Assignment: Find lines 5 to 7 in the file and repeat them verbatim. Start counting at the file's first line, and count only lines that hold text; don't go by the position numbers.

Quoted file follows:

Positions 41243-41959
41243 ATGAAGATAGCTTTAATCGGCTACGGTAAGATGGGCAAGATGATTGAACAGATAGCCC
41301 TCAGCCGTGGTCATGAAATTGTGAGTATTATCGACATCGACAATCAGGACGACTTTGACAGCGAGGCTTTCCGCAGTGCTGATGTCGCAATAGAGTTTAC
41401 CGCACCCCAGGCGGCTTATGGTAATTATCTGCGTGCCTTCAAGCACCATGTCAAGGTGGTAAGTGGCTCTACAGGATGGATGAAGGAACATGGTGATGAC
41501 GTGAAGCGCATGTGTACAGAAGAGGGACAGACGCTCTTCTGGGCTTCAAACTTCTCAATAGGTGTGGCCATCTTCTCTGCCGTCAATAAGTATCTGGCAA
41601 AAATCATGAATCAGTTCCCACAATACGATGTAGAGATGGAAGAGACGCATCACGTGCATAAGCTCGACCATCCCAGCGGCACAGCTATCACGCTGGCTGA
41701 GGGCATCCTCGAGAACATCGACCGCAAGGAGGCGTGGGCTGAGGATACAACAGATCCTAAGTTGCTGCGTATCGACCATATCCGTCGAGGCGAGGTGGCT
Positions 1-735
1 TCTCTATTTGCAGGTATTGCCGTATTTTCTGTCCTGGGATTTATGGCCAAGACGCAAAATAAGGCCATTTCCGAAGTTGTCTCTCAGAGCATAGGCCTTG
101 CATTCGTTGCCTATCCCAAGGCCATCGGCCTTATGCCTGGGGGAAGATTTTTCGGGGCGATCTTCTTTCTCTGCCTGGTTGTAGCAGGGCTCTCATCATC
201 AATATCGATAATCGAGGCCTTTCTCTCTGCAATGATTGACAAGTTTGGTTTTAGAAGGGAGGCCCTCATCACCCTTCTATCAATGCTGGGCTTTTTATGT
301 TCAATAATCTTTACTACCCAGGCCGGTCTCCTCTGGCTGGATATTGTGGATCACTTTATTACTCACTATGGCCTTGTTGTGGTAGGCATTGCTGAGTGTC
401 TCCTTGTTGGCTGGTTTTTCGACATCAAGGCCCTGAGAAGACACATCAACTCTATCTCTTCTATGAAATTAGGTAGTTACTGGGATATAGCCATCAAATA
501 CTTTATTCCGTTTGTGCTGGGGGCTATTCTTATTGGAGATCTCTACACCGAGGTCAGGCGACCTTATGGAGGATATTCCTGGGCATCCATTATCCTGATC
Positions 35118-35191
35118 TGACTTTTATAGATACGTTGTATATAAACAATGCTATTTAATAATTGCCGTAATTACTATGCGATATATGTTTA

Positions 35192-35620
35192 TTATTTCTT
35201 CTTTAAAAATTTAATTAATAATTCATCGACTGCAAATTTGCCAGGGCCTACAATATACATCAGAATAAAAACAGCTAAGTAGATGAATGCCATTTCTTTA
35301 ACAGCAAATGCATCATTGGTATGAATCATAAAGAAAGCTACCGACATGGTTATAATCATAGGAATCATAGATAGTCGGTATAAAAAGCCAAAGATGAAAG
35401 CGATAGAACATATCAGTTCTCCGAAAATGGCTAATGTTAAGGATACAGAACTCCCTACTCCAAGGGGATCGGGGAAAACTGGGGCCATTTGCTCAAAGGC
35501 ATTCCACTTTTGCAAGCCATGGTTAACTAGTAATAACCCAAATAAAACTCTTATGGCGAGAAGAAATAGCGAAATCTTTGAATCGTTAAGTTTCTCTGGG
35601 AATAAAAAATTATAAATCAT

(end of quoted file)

41501 GTGAAGCGCATGTGTACAGAAGAGGGACAGACGCTCTTCTGGGCTTCAAACTTCTCAATAGGTGTGGCCATCTTCTCTGCCGTCAATAAGTATCTGGCAA
41601 AAATCATGAATCAGTTCCCACAATACGATGTAGAGATGGAAGAGACGCATCACGTGCATAAGCTCGACCATCCCAGCGGCACAGCTATCACGCTGGCTGA
41701 GGGCATCCTCGAGAACATCGACCGCAAGGAGGCGTGGGCTGAGGATACAACAGATCCTAAGTTGCTGCGTATCGACCATATCCGTCGAGGCGAGGTGGCT